Second Owner of Fresno Sleep Clinic Pleads Guilty to Submitting over $1.5 Million in Fraudulent Claims to Medicare and Medi-Cal for Sleep Studies
FRESNO, Calif. — Jia Bei Zhu, aka Jesse Zhu, aka Qiang He, aka David He, 62, a citizen of China who formerly resided in Clovis, was arrested today on a criminal complaint for manufacturing and distributing misbranded medical devices in violation of the federal Food, Drug, and Cosmetic Act (FDCA) and for making false statements to the Food and Drug Administration (FDA), U.S. Attorney Phillip A. Talbert announced.
“As part of his scheme, the defendant changed his name, the names of his companies, and their locations,” U.S. Attorney Talbert said. “The disarray at the Reedley lab led to the glare of publicity he was trying to avoid, and the ensuing investigation unraveled his efforts to circumvent the requirements that are designed to ensure that medical devices are safe and effective.”
“Providing materially false information to FDA inspectors regarding medical device manufacturing and distribution impedes the agency’s ability to protect public health, especially when those false statements relate to unauthorized and misbranded COVID-19 tests. Consumers who unknowingly use these misbranded COVID tests run the risk of incorrect results about their COVID status, which can lead to further spread of the virus,” said Special Agent in Charge Robert M. Iwanicki, FDA Office of Criminal Investigations Los Angeles Field Office. “We will continue to investigate and bring to justice those who jeopardize the health of U.S. consumers.”
According to court documents, between December 2020 and March 2023, Zhu and others manufactured, imported, sold, and distributed hundreds of thousands of COVID-19 test kits, in addition to test kits for HIV, pregnancy, clinical urinalysis, and other conditions in the United States and China. They did so through the companies Universal Meditech Incorporated (UMI) and Prestige Biotech Incorporated (PBI), which were based in Fresno and Reedley. UMI and PBI did not obtain the required authorizations to manufacture and distribute the test kits and mislabeled some of the test kits. When questioned by FDA officials, Zhu made false statements about his identity, his ownership and control of UMI and PBI, and the activities of UMI and PBI.
According to the criminal complaint, Reedley Code Enforcement officials received a complaint regarding a warehouse in Reedley for using non-permitted plumbing that was visible from outside the warehouse. When code enforcement officials went to the warehouse the next day, they saw various types of in vitro diagnostic test kits, related manufacturing equipment, and shipping supplies.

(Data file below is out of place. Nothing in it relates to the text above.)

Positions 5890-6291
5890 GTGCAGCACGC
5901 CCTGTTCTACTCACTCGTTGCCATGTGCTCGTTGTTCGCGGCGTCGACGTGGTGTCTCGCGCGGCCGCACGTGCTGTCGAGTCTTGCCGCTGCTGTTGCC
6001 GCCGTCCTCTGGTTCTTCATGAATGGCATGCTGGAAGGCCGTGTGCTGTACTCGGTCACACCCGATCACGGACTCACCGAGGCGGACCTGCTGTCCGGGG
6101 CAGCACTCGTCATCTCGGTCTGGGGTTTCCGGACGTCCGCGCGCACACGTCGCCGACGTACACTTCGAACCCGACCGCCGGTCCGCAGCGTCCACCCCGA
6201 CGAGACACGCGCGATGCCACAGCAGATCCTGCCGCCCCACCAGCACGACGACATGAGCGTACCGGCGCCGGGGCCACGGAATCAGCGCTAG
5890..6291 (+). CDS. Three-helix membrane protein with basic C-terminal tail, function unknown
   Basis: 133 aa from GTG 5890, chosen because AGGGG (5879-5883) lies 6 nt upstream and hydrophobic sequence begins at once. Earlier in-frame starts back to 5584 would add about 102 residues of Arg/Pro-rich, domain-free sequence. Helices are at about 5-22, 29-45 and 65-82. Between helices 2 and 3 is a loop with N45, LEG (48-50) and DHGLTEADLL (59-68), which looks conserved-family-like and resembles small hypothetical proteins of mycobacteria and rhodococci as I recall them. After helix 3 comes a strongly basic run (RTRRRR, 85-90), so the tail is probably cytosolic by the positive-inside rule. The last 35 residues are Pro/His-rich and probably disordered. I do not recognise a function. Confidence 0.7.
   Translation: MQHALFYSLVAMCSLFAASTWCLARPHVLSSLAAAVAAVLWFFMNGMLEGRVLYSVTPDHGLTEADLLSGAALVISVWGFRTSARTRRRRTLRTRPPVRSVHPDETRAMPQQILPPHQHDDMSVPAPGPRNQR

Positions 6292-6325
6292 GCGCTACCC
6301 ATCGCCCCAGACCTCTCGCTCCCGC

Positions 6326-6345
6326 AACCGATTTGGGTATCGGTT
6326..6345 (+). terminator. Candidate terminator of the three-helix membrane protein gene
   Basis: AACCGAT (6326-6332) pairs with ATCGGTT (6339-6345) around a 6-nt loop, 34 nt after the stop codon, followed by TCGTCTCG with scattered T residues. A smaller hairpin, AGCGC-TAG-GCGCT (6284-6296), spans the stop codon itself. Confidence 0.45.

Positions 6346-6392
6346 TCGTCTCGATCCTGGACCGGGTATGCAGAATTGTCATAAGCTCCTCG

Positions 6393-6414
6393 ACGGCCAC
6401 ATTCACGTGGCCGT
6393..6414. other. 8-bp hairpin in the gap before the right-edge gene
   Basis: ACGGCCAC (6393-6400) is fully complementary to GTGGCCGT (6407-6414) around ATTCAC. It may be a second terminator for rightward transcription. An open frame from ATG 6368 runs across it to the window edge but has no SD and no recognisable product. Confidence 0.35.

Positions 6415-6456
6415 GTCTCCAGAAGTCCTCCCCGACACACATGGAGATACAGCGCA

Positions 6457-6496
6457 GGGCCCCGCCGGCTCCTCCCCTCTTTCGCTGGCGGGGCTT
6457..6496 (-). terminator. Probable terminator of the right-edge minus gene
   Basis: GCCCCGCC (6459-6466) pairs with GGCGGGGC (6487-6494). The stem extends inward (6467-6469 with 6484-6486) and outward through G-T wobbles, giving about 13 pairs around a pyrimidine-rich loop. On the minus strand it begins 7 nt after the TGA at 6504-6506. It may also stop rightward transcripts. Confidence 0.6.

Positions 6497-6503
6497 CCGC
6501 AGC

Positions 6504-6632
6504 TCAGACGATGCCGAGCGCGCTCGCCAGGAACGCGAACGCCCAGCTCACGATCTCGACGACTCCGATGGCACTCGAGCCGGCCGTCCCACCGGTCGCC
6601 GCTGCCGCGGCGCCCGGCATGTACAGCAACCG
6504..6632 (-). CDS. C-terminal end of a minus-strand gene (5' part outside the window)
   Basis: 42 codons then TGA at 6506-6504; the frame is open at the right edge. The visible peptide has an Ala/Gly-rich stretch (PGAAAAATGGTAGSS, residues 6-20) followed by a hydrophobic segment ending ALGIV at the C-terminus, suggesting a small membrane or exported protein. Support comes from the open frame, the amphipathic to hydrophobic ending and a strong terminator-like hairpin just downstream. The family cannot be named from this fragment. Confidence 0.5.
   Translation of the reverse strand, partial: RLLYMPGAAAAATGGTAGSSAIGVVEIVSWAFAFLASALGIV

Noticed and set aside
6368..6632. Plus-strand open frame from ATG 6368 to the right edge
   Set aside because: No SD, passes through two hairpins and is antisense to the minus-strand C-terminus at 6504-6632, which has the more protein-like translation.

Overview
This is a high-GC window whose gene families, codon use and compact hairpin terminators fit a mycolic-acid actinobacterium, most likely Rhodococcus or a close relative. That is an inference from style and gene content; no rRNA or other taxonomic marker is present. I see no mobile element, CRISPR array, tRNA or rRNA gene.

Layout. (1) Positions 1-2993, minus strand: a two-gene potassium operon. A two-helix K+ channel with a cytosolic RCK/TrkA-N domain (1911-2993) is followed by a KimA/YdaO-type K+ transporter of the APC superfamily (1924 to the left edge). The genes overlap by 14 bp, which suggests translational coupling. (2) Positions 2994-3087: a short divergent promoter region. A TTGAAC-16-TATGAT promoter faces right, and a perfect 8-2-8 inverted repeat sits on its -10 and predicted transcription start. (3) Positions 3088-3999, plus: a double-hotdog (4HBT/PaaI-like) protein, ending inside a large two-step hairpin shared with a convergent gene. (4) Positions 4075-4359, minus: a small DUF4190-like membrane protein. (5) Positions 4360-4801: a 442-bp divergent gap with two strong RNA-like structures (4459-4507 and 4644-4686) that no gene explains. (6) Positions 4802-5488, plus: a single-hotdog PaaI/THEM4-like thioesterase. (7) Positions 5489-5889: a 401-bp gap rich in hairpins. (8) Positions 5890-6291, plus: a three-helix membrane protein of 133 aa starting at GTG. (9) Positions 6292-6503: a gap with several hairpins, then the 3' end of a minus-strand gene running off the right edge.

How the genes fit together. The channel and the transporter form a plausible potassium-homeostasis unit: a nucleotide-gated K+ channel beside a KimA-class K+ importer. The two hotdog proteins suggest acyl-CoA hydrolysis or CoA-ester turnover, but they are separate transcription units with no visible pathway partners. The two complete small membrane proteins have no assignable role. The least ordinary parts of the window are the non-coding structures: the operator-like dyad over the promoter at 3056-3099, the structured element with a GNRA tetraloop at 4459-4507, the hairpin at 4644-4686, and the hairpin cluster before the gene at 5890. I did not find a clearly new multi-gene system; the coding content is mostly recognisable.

Further investigation found that UMI first registered as a medical device manufacturer with the FDA in November 2015 in Tulare and moved to Fresno in 2018. FDA records show that its registration lapsed in 2022, and it is no longer permitted to manufacture or import any in vitro diagnostic test kits in the United States. Any test kits that the company manufactured or imported after that date are considered misbranded medical devices.
To manufacture, import, and distribute COVID-19 test kits in the United States during the pandemic, a company must have applied for, and ultimately received, an Emergency Use Authorization (EUA) from the FDA. According to FDA records, UMI applied for an EUA for its COVID-19 test kits, but never received it due to major deficiencies in UMI’s test studies.
In November 2022, Fresno County officials notified UMI that they were going to inspect UMI’s Fresno facility to ensure everything was up to code following a fire that occurred at the facility. FDA officials then received an email from UMI’s attorney saying that the company had gone out of business and sold its assets to PBI, a company that was formed in Las Vegas, Nevada. PBI was never registered with the FDA to manufacture or import any in vitro diagnostic test kits in the United States, and never received an EUA to manufacture and distribute COVID-19 test kits. Therefore, any such test kits would be misbranded medical devices.
According to the criminal complaint, during the investigation, Zhu made several false statements to FDA officials, including that his name was Qiang “David” He; that he was hired by UMI as a COVID-19 consultant in 2021; that he was hired by PBI just a couple of weeks ago to communicate with government agencies and dispose of property at the warehouse as requested by those agencies; that he did not know anything about the manufacturing or distribution histories for UMI or PBI; and that he knew nothing about an Amazon webpage showing PBI‑branded pregnancy test kits for sale or a shipment of 47,500 pregnancy test kits from China to UMI at an address in Las Vegas.
This case is the product of an investigation by the FDA Office of Criminal Investigations, with assistance from the Federal Bureau of Investigation and the California Department of Public Health – Food and Drug Branch. Assistant U.S. Attorneys Joseph D. Barton, Arelis M. Clemente, and Henry Z. Carbajal III are prosecuting this case.
If convicted, Zhu faces a maximum statutory penalty of three years in prison for the misbranding of medical devices charge, and five more years in prison for the false statements charge. Any sentence, however, would be determined at the discretion of the court after consideration of any applicable statutory factors and the Federal Sentencing Guidelines, which take into account a number of variables. The charges are only allegations; the defendant is presumed innocent until and unless proven guilty beyond a reasonable doubt.